Joanna Lumley, Ray Winstone and Richard Wilson, are just some of the celebrities of stage and screen that lend their star quality to a series of short films released today to help promote military veteran employment. The celebs have united to highlight the skills military veterans can bring to employers and some of the barriers that need to be broken down if military veterans are to land meaningful employment post-military Service.
The stars all gave their time freely to shine a light on the struggle that many service leavers face when looking for work. Entitled, ‘Veterans Work’, the films, by The Drive Project, have been produced with the express aim of trying to encourage UK employers to consider veterans as part of their hiring strategy. They follow a study produced by leading professional services firm Deloitte, in association with the Officers’ Association and the Forces in Mind Trust, that show despite nearly 2000 British businesses having signing the Armed Forces Covenant – a Ministry of Defence scheme designed to encourage companies to hire veterans – much of UK plc is still failing to realise the potential of Veterans, putting veterans at a disadvantage.
The research revealed that while 71 per cent of employers say they would consider employing veterans, just 39 per cent would employ someone without industry specific experience; often a major stumbling block for veterans who have only known military service. Joanna Lumley, herself the daughter of a Royal Gurkha Rifle Officer, said: “I think that people who’ve served our country- whether land, sea or air, deserve the greatest protection and affection and support that we can possibly give them.
Lumley continued: “The idea that they leave service and then find themselves cut off at a loose end. These are the people you want, they know everything! They can do everything, they’re punctual, they’re used to hard work, they take responsibility – they are just the people you need.”
When it came to defining the term ‘veteran’, additional polling carried out by Deloitte and the Officers’ Association, found that there was a ‘chronic lack of understanding’ among civilians. In the survey 2000 British adults were asked what challenges they thought armed forces veterans might face when entering the civilian workplace. The results revealed that 65 per cent of respondents thought veterans would probably suffer from some form of physical, emotional or mental health issue such as PTSD, despite official Government statistics showing that only four per cent of Service leavers suffer from the condition – broadly equivalent to the incidence rate amongst the civilian population.
Deloitte Partner and Head of the company’s ex-military employment programme, Chris Recchia said: “With no formal A-Levels or degree, but 13 years of military Service, someone took a gamble on me 17 years ago. I’m proud to say I am now a partner with a firm that is part of the world’s largest professional services network. Since we started our ex-military employment programme at Deloitte, we have employed over 200 veterans, all of whom have flourished and all of whom I can say unequivocally, have made a significant contribution to this business’s bottom line.”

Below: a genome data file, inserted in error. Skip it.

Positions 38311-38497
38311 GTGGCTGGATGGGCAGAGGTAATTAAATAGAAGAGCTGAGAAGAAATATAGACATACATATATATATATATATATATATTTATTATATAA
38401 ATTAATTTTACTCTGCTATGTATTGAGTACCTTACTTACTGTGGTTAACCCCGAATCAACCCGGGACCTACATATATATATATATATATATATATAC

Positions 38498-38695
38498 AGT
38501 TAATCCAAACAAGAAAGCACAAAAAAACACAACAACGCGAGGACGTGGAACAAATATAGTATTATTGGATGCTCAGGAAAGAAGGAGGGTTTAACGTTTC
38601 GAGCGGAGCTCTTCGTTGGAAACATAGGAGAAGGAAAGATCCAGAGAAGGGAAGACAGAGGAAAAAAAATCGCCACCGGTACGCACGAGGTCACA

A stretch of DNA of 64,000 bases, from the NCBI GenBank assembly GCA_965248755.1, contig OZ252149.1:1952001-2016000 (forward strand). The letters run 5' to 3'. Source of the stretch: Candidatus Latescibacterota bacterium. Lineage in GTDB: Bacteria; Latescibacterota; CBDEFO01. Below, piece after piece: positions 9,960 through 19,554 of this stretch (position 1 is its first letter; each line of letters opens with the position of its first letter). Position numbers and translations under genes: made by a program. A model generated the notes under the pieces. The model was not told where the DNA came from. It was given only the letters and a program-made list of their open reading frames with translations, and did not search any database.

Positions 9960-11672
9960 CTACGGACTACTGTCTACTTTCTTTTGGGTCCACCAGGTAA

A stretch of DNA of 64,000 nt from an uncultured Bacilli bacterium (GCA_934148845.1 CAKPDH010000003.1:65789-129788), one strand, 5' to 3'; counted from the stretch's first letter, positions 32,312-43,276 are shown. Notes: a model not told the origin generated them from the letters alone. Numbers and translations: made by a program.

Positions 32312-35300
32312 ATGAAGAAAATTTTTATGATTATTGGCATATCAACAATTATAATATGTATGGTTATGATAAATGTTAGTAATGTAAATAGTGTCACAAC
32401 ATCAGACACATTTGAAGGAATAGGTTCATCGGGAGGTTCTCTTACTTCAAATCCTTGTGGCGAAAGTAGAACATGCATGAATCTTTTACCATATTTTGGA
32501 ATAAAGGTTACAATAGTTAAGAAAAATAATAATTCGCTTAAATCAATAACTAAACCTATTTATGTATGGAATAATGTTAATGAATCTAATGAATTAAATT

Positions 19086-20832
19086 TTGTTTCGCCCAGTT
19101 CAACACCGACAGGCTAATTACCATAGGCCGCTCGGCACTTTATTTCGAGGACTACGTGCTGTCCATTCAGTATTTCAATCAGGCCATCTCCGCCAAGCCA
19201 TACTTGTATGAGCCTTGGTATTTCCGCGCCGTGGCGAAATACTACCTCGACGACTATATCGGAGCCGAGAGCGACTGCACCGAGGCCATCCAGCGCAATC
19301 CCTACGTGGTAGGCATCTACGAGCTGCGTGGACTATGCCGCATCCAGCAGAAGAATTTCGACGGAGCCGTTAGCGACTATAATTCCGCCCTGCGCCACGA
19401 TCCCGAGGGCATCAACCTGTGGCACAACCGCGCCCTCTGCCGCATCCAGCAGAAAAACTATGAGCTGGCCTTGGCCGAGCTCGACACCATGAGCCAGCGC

The study also found some ambiguity about what the term ‘veteran’ stood for – with almost half of 18 to 24 year-olds believing it referred exclusively to people over the age of 70, despite the fact that 56 per cent of all veterans are below the age of 70.
There are an estimated 2.6 million military veterans in the UK. Of that, 900,000 are estimated to be of working age. Despite these figures, one in five people aged 18 to 34 say they most associate the phrase ‘armed forces veteran’ with the word ‘retirement’. Perhaps more bizarrely, one in 20 people in the younger age group thought a veteran was someone who looked after sick animals, and two per cent think they repair vending machines.
Chief Executive Officer of the Officers’ Association, Lee Holloway said: “Some of the statistics show a chronic lack of understanding of those leaving the military which is troubling, but hopefully these films go some way to promoting the transferrable skills and benefits veterans can bring to a civilian employers.”
Other celebrity appearances come from Downtown Abbey’s Hugh Bonneville, Matt Barber and Paul Copley, DIY SOS star Nick Knowles, former EastEnders’s actors Larry Lamb and Michelle Collins, ‘Judge’ Rob Rinder, BBC presenter Claire Balding, West End stars Ray Fearon and Olivia Poulet and ex-soldier and TV presenter Rav Wilding.
As well as the famous faces, the films also feature veterans and business leaders from some of the biggest veteran employers in the UK, including: Jaguar Land Rover, BT, Deloitte and Alexander Mann Solutions. Catherine Sermon, Employability Director at Business in the Community said: “At a time when many employers are suffering skills shortages and recruitment challenges, veterans can represent an attractive talent pool. But employers need to take more active, yet simple, steps if they want to be more armed-forces friendly.”
The ‘Veterans Work’ film series was produced by The Drive Project whose Founder, Alice Driver was behind the award winning West-End stage show, The Two Worlds of Charlie F.
Miss Driver said: “The films are a creative interpretation of the Veterans Work report produced by Deloitte, the Officer’s Association and FiMT. It is wonderful to have support from famous faces, business leaders and the veterans themselves to highlight this report. I hope these films continue to change perceptions and help raise awareness of the transferable skills that veterans have and the positive impact they can have on employers businesses.”